Liquidated: An Ethnography of Wall Street

Liquidated: An Ethnography of Wall Street

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by Karen Ho
     
 

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ISBN-10: 0822345994

ISBN-13: 9780822345992

Pub. Date: 07/13/2009

Publisher: Duke University Press Books


Financial collapses—whether of the junk bond market, the Internet bubble, or the highly leveraged housing market—are often explained as the inevitable result of market cycles: What goes up must come down. In Liquidated, Karen Ho punctures the aura of the abstract, all-powerful market to show how financial markets, and particularly booms and

Overview


Financial collapses—whether of the junk bond market, the Internet bubble, or the highly leveraged housing market—are often explained as the inevitable result of market cycles: What goes up must come down. In Liquidated, Karen Ho punctures the aura of the abstract, all-powerful market to show how financial markets, and particularly booms and busts, are constructed. Through an in-depth investigation into the everyday experiences and ideologies of Wall Street investment bankers, Ho describes how a financially dominant but highly unstable market system is understood, justified, and produced through the restructuring of corporations and the larger economy.

Ho, who worked at an investment bank herself, argues that bankers’ approaches to financial markets and corporate America are inseparable from the structures and strategies of their workplaces. Her ethnographic analysis of those workplaces is filled with the voices of stressed first-year associates, overworked and alienated analysts, undergraduates eager to be hired, and seasoned managing directors. Recruited from elite universities as “the best and the brightest,” investment bankers are socialized into a world of high risk and high reward. They are paid handsomely, with the understanding that they may be let go at any time. Their workplace culture and networks of privilege create the perception that job insecurity builds character, and employee liquidity results in smart, efficient business. Based on this culture of liquidity and compensation practices tied to profligate deal-making, Wall Street investment bankers reshape corporate America in their own image. Their mission is the creation of shareholder value, but Ho demonstrates that their practices and assumptions often produce crises instead. By connecting the values and actions of investment bankers to the construction of markets and the restructuring of U.S. corporations, Liquidated reveals the particular culture of Wall Street often obscured by triumphalist readings of capitalist globalization.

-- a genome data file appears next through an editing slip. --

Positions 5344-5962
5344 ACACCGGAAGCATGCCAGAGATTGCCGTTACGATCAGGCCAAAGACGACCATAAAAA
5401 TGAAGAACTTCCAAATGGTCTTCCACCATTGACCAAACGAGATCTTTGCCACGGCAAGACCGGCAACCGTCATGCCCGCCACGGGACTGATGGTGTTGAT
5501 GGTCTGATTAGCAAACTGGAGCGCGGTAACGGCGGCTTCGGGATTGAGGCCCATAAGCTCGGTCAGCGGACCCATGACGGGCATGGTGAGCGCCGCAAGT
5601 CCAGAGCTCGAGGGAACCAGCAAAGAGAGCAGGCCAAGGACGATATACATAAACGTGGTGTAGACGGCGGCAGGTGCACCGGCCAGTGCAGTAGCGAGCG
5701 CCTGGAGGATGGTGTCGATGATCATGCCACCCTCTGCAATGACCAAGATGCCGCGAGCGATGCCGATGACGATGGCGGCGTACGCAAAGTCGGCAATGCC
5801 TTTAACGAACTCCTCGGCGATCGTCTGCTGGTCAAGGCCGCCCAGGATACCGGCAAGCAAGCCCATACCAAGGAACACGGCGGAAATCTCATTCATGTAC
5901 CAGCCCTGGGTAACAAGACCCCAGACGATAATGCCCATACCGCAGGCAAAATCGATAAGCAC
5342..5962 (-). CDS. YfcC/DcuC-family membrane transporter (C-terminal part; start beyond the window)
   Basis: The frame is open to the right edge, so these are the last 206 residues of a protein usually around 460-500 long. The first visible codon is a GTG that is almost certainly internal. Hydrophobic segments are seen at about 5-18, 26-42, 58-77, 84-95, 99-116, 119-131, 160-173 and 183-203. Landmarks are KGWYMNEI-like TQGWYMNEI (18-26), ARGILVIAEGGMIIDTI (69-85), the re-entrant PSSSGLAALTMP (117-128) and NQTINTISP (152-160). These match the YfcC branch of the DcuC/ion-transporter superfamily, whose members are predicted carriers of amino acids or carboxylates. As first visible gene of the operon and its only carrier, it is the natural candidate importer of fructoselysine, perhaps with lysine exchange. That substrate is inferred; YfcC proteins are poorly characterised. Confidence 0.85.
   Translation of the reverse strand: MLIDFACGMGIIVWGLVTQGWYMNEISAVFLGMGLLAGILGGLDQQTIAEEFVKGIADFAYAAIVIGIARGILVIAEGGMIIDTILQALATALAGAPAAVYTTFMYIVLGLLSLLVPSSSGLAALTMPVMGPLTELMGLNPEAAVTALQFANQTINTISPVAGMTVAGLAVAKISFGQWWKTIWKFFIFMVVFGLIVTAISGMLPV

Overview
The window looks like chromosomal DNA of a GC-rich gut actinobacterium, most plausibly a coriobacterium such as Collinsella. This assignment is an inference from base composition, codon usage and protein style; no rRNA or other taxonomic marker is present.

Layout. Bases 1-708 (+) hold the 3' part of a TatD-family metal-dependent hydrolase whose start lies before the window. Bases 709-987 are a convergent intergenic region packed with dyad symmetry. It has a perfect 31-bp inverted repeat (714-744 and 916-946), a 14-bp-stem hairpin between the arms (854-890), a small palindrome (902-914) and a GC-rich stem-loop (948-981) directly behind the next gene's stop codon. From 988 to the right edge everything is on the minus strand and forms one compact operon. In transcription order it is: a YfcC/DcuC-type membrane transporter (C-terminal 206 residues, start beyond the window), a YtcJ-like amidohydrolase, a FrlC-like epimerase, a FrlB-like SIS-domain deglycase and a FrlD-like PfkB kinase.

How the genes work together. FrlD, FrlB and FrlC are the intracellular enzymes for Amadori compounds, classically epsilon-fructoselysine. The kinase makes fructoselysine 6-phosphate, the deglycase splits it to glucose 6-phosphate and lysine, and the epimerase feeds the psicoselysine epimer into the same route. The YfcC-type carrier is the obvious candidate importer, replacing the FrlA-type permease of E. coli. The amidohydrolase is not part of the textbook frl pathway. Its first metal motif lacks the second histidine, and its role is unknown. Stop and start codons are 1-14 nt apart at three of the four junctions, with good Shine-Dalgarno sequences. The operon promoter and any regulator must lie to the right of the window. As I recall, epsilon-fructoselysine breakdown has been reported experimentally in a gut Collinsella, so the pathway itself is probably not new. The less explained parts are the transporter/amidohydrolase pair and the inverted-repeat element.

Product Details

ISBN-13:
9780822345992
Publisher:
Duke University Press Books
Publication date:
07/13/2009
Series:
a John Hope Franklin Center Book
Edition description:
New Edition
Pages:
392
Sales rank:
260,596
Product dimensions:
6.10(w) x 9.10(h) x 1.00(d)

Table of Contents

Acknowledgments ix

Introduction: Anthropology Goes to Wall Street 1

1. Biographies of Hegemony: The Culture of Smartness and the Recruitment and Construction of Investment Bankers 39

2. Wall Street's Orientation: Exploitation, Empowerment, and the Politics of Hard Work 73

3. Wall Street Historiographies and the Shareholder Value Revolution 122

4. The Neoclassical Roots and Origin Narratives of Shareholder Value 169

5. Downsizers Downsized: Job Insecurity and Investment Banking Corporate Culture 213

6. Liquid Lives, Compensation Schemes, and the Making of (Unsustainable) Financial Markets 249

7. Leveraging Dominance and Crises through the Global 294

Notes 325

References 353

Index 369

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Liquidated: An Ethnography of Wall Street 3.7 out of 5 based on 0 ratings. 6 reviews.
Anonymous More than 1 year ago
Karen Z. Ho is an anthropologist who did ethnography on Wall Street in the time leading up to the current financial crisis. She studied the "culture" of high finance in the largest Wall Street firms, while working in one of the largest. She documents in excruciating detail the fact that Wall Street is not just a neutral market place. It has a definite culture, and that culture led to the financial meltdown in 2008-2009. Among other points she makes is that American high finance placed an extreme priority on liquidity--that everything tangible had to be turned into liquid assets--sliced, diced and homogenized into negotiable commodities. It is thus that mortgages got turned into credit swap defaults and other esoteric commercial paper. Once that had been done, not only could the resulting products be bought and sold, they could be sold two and three times, and shorted. This book is penetrating, fascinating reading from a trained observer who understands both finance and the culture of those promulgating it. For anyone wanting to know the truth about the current financial crisis, this book is absolutely essential reading.
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